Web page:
So, we need to raise the minimum wage to $15/hour, we're told. Several cities have already done so. The claim is, this has no real impact on unemployment. Somehow, in the magical world of leftist economics, doubling the cost of something will not change how much of that something people buy. Balderdash and other comments. If you double the price of a unit of labor will, employers will find a way to purchase fewer units of labor.
Maybe that won't mean the current employees lose their jobs. It may well mean that when they leave - and young people are notoriously fickle on that score - it is a lot less likely someone will be hired to replace them. It does mean that people trying to get a job will have a much harder time.
And it means that some businesses that are close to the margin may well have to close or move outside city limits. An iconic San Francisco comic book shop is trying a different approach, but it is not yet clear whether it will work or not. Other stores in Seattle and San Francisco have closed already. McDonald's is ratcheting up its move to automated kiosks, getting rid of the folks who take your order and your cash. Stores that found people resistant to self-check-outs have instead moved to improve the technology and overcome that resistance rather than increase the number of human cashiers.
Since June 2014, the labor force participation rate of youths in the U.S. has gone from 43.2% to 36.7%. That is the percentage of 16-19 year olds looking for or holding a job is 6.5% less than it was a year ago. This is the only reason the youth unemployment rate has declined from 21.4% to 15.7% - that and a reduction in the overall population of 16-19 year olds by 15.5%. Black youth unemployment, despite similar finagling with the root numbers, still hoovers just shy of 32%.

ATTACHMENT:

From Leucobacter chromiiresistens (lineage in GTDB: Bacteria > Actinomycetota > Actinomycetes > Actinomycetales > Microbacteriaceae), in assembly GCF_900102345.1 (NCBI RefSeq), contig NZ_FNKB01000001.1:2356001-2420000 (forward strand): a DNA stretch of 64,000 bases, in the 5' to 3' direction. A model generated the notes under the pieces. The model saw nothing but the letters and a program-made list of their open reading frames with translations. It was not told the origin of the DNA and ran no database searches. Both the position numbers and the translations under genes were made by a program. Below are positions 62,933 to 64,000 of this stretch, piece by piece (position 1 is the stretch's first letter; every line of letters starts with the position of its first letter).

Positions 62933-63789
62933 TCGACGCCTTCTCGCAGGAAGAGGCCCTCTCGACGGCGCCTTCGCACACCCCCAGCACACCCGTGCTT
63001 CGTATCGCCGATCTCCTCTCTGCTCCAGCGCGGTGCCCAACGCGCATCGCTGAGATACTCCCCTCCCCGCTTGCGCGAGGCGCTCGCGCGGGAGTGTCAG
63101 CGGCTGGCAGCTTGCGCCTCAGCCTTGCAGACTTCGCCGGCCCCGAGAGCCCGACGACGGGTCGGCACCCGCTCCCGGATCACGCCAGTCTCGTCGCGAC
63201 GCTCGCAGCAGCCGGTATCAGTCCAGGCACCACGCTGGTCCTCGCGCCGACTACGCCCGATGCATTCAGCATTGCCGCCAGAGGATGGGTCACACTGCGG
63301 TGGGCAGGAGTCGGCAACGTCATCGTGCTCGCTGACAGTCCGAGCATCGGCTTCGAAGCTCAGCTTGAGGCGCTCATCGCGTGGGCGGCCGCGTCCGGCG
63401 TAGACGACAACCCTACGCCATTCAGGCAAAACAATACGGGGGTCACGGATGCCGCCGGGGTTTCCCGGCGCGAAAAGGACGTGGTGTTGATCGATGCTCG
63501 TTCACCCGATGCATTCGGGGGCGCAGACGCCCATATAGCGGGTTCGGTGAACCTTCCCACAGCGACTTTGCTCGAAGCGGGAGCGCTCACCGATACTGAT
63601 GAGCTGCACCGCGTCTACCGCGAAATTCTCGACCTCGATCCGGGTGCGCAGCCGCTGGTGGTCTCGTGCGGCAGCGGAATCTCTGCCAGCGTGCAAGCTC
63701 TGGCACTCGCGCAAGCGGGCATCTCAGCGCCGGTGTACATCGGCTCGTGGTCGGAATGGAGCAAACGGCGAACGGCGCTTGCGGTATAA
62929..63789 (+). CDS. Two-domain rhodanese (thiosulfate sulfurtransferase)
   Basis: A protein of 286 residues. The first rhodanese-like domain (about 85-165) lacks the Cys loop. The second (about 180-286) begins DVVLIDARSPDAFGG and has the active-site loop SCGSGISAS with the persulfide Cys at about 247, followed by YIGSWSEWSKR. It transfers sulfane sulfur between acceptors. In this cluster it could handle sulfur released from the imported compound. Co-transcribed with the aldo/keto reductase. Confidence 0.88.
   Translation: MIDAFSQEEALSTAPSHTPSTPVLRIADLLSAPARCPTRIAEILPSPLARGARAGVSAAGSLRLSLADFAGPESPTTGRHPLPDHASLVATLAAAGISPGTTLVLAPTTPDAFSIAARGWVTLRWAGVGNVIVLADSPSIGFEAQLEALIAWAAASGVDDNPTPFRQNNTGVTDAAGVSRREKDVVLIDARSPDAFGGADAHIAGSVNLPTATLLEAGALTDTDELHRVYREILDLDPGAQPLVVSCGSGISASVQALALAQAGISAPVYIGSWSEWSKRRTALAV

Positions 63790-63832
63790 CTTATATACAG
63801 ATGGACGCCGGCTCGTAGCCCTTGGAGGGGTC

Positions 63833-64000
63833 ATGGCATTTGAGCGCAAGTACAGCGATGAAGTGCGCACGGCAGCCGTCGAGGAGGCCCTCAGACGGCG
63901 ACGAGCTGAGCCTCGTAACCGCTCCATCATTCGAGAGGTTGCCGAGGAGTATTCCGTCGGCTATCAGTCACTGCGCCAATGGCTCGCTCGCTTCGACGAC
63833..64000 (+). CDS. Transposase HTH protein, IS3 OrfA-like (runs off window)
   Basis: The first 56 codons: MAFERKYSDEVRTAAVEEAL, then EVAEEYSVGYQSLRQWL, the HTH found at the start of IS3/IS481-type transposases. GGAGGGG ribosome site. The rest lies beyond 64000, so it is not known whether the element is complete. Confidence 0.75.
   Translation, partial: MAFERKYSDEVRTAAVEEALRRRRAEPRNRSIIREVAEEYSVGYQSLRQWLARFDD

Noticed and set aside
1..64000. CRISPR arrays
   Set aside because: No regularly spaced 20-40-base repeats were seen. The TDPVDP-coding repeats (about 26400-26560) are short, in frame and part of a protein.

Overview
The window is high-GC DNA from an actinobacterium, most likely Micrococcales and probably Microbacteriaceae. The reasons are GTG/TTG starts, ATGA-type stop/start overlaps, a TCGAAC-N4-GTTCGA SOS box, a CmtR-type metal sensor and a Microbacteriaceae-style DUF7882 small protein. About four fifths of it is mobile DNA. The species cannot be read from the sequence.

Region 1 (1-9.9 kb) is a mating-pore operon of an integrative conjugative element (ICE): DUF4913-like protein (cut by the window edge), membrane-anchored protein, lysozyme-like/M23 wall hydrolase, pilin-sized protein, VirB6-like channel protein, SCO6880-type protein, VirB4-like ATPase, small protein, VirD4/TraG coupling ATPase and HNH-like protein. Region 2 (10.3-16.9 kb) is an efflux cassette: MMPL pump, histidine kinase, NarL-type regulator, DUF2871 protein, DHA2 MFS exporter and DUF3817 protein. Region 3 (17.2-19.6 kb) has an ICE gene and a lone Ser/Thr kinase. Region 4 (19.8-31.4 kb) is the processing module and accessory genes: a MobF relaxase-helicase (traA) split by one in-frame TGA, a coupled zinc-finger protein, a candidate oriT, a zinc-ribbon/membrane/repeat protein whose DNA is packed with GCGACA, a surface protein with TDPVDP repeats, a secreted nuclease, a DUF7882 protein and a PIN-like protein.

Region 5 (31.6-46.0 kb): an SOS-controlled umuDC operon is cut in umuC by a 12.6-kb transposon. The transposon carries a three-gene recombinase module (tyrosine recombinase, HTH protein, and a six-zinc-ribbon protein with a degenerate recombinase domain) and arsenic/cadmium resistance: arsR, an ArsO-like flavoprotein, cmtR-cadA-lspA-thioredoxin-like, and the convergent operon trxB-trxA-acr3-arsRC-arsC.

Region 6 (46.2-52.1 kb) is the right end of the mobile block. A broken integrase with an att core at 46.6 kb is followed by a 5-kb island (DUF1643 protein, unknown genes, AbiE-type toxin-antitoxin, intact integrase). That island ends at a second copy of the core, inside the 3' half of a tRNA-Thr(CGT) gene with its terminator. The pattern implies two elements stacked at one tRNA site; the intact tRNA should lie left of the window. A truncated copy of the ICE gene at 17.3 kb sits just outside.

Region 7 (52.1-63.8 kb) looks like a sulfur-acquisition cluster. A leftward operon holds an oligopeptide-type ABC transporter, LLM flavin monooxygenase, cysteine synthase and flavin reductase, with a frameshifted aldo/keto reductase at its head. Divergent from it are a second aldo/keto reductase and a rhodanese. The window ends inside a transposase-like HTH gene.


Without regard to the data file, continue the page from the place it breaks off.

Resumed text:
But, of course, this has nothing to do with the high cost of hiring young people foisted on businesses by the well meaning, but economically ignorant.
In an article found on Fox News, we also learn that there are other issues beyond the ones listed above. The working poor are screwed over by the higher wage, caught between means-tested benefits and increased means. Now I'm all for getting people off the welfare rolls onto payrolls. I also think our welfare support is far more generous than it has to be. But I can certainly sympathize with someone who, for example, works at a restaurant for $480/week, plus welfare benefits which would more than double that, complaining that an extra $120/week will cost them over $300/week in benefits.
While those numbers I give are just for comparison, it turns out, this is just the sort of thing happening to many marginal employees in the Seattle area who are now trying to cut their hours in order to protect their benefits.
Maybe we should just back off and let the market set the pay scales?
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